Wheatley issues statement on budget discussions

(Nov 20, 2020)

PITTSBURGH, Nov. 20 – State Rep. Jake Wheatley, D-Allegheny, issued the following statement regarding state budget negotiations in the House: “We have thousands of families struggling to find their financial footing because of this raging pandemic that has closed or limited their abilities to feed themselves and their families. Thousands of our students don’t have the ability to access school instruction because of limited access to technology and reliable internet service. We have hundreds of our small businesses and venues still waiting for some financial relief. “To that end, we have $1.3 in federal dollars for the sole purpose of offering some short-term financial relief. Instead, Harrisburg is holding the money so that it can be used toward a sham of a budget. “It's yet another case of those in the state Capitol who fail to understand or care about what’s best for our residents and are only thinking of their own interests. What happened to the belief that, during times of difficulty, we work together to come up with ideas and solutions and collaborate? Instead, there’s a push toward actions that are short-sighted and short-termed. That is what will happen if we continue forward with short-sighted and irresponsible budgeting. “What about closing some of our corporate tax loopholes, or consider emerging industries, such as our cannabis industry, to resolve the state’s $3 billion deficit? There have been Read more

Matzie bill to strengthen anti-pyramid scheme law passes state Senate unanimously, heads for governor’s desk

(Nov 19, 2020)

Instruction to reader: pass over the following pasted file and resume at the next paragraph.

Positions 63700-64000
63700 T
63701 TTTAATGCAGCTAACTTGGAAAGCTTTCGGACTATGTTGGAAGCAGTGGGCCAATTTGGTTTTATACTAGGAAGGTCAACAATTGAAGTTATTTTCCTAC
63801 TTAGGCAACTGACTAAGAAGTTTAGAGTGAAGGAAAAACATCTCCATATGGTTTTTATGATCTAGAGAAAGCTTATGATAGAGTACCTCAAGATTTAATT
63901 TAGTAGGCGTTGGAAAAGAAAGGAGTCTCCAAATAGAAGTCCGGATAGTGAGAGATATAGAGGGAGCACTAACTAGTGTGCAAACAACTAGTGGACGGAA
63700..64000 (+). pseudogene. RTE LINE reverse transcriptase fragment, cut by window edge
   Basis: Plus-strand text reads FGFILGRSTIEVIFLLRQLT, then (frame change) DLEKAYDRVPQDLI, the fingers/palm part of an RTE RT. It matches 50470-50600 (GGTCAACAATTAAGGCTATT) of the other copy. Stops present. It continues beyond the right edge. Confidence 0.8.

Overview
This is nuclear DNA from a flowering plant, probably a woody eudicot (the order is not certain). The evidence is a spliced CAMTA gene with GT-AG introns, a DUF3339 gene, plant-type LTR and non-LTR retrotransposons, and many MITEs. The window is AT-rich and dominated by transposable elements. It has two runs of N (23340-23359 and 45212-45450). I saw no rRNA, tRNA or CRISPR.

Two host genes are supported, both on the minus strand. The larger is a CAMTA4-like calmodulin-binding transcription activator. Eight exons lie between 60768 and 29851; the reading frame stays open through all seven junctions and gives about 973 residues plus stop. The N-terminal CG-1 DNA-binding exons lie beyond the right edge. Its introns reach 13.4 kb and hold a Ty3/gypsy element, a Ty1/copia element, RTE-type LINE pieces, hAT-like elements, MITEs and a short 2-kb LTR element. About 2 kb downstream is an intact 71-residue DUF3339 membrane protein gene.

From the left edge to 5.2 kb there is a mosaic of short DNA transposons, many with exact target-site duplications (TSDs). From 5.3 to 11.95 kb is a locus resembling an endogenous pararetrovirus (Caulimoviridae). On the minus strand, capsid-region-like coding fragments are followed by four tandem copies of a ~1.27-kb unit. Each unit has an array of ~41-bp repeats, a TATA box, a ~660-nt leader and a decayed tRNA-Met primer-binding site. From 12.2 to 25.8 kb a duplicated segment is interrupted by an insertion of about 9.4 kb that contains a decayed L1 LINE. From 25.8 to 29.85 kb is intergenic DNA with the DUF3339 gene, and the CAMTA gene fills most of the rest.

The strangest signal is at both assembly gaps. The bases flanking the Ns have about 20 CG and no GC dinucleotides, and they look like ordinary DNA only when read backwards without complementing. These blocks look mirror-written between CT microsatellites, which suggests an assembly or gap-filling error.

HARRISBURG, Nov. 19 – Better protections are on the horizon for Pennsylvania consumers after the Pa. Senate today unanimously passed state Rep. Rob Matzie’s bill to update and improve the commonwealth’s law prohibiting pyramid schemes. Matzie, D-Beaver/Allegheny, said his H.B. 1534 will both update the current antiquated law and clarify the distinction between legitimate direct-sale companies and fly-by-night schemes designed to scam consumers. “We can’t protect consumers with outdated laws, and our anti-pyramid law is so old it still refers to chain letters,” said Matzie, who is Democratic chairman of the House Consumer Affairs Committee. “My bill would bring the law up to date so that it reflects the complexity of today’s criminal fraud and has the necessary teeth to be an effective enforcement tool. “The bill would also clarify what constitutes acceptable business practices to help guide legitimate direct selling companies, while helping enforcement officers target the bad actors. The Senate’s move today means Pennsylvania consumers are one step closer to better protection.” Matzie said the law will encourage direct-sale companies to adopt the following two provisions that have been successful in other states: An anti-inventory loading provision that would discourage companies from saddling individual direct sellers with more products or services then they can sell or use. A Read more